A study of maternal anxiety

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Copyright: Barnett, Bryanne
The aim of this research was to examine the effects of anxiety upon mothering behaviour and the relationship between infant and mother. A naturalistic cohort study was designed to assess the longitudinal adaptation, throughout the first year of their infant's life, of primiparous mothers who differed in terms of having high, moderate or low levels of trait anxiety. Interventions designed to reduce anxiety were offered to two subgroups of the highly anxious subjects. Compliance with study requirements and with the interventions was very high. Primiparous women (n=627) were screened on state and trait anxiety measures on the third or fourth day post-partum. Subgroups (approximately 30 in each) of highly anxious, moderately anxious and minimally anxious mothers were obtained. High trait-anxious subjects were further subdivided by random allocation to one of two intervention groups - professional or non-professional - or to a high anxiety control group. Non-professional intervention comprised allocation to the subject of an experienced mother who had volunteered to be available for support, common sense advice and practical help. Professional intervention comprised assistance from a social worker who provided support and any professional strategies indicated, such as specific anti-anxiety measures or marital therapy. vi Changes in anxiety levels for mothers not receiving an intervention were minimal over the study period. In the high-anxiety subgroups, there was a 19% reduction in state anxiety levels for those receiving a professional intervention, a 12% reduction for those receiving a nonprofessional intervention, and a 3% reduction in the controls. A planned contrast analysis determined that only professional intervention had a significant effect, intervention successfully lowering state anxiety levels to a value comparable with the moderately anxious mothers.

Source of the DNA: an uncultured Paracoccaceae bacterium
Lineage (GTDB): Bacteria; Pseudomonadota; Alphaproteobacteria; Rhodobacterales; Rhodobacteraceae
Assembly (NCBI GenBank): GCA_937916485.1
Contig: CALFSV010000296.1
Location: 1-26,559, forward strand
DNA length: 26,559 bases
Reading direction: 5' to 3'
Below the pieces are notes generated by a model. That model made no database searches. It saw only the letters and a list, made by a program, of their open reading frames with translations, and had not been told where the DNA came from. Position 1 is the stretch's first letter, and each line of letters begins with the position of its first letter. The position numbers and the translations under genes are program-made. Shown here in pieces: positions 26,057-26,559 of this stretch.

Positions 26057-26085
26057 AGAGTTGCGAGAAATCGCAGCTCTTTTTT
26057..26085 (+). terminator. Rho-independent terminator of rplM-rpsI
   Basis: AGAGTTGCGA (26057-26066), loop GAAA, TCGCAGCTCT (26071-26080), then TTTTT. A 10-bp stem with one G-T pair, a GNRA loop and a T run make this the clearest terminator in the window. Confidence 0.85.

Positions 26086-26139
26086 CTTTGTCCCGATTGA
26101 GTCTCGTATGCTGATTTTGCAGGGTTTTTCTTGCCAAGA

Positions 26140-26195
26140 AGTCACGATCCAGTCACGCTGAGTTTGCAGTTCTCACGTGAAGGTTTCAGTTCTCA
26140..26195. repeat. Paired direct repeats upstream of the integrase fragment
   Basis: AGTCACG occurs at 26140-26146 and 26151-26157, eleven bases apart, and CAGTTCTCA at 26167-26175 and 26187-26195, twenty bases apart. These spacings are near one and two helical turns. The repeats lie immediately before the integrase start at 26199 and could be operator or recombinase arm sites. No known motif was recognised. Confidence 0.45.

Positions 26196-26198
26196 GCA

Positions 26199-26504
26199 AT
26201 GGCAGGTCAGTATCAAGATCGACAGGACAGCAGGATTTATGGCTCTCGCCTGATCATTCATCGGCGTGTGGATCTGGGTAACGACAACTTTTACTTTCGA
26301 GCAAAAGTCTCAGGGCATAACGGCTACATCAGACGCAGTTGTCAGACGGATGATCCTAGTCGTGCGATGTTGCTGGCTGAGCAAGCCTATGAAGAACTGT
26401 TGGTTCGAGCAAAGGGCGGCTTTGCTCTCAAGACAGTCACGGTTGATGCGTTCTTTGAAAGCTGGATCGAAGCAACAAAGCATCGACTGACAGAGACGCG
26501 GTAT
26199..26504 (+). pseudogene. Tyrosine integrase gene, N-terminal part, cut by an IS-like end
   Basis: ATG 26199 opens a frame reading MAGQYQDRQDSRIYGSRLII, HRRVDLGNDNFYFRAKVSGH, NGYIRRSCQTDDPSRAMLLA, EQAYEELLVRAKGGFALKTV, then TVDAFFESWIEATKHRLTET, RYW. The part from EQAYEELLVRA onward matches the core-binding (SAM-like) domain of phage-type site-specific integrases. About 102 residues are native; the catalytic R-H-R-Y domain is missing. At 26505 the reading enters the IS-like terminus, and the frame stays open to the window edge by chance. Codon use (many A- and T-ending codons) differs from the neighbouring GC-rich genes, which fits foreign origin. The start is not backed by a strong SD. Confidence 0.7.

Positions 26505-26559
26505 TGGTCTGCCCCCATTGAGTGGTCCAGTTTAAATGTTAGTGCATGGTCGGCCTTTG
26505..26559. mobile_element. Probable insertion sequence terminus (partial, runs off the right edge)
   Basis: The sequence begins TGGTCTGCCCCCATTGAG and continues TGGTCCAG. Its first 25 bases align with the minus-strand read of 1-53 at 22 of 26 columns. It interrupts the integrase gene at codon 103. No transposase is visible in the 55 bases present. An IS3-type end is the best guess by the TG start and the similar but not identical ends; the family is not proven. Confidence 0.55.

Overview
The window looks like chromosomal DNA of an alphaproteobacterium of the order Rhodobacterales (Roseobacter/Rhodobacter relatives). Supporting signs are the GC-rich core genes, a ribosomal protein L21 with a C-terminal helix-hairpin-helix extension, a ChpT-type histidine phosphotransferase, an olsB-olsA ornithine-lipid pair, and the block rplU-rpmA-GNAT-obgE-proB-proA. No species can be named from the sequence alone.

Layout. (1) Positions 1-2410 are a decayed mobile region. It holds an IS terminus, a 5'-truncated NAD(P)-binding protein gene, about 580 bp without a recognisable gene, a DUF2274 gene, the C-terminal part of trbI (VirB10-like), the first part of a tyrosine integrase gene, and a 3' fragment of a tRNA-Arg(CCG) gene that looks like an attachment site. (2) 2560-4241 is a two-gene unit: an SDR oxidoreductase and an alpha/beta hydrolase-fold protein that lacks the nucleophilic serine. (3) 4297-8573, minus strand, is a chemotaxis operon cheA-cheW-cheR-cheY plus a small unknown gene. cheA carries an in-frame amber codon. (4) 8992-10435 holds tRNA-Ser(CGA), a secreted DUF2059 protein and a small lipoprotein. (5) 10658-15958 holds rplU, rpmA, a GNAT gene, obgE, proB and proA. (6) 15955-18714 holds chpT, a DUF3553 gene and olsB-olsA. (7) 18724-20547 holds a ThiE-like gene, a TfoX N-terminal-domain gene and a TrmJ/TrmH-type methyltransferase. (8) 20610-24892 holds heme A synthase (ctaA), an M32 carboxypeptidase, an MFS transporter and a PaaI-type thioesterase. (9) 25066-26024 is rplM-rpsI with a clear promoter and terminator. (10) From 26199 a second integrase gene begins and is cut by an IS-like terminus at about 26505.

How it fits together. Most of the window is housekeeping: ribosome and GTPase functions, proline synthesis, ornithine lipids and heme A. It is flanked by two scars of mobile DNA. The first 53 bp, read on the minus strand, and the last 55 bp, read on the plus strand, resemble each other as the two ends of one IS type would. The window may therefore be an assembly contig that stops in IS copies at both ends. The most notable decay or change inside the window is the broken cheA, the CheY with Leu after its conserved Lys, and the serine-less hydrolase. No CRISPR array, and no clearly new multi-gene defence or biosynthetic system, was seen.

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Barnett, Bryanne
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PhD Doctorate
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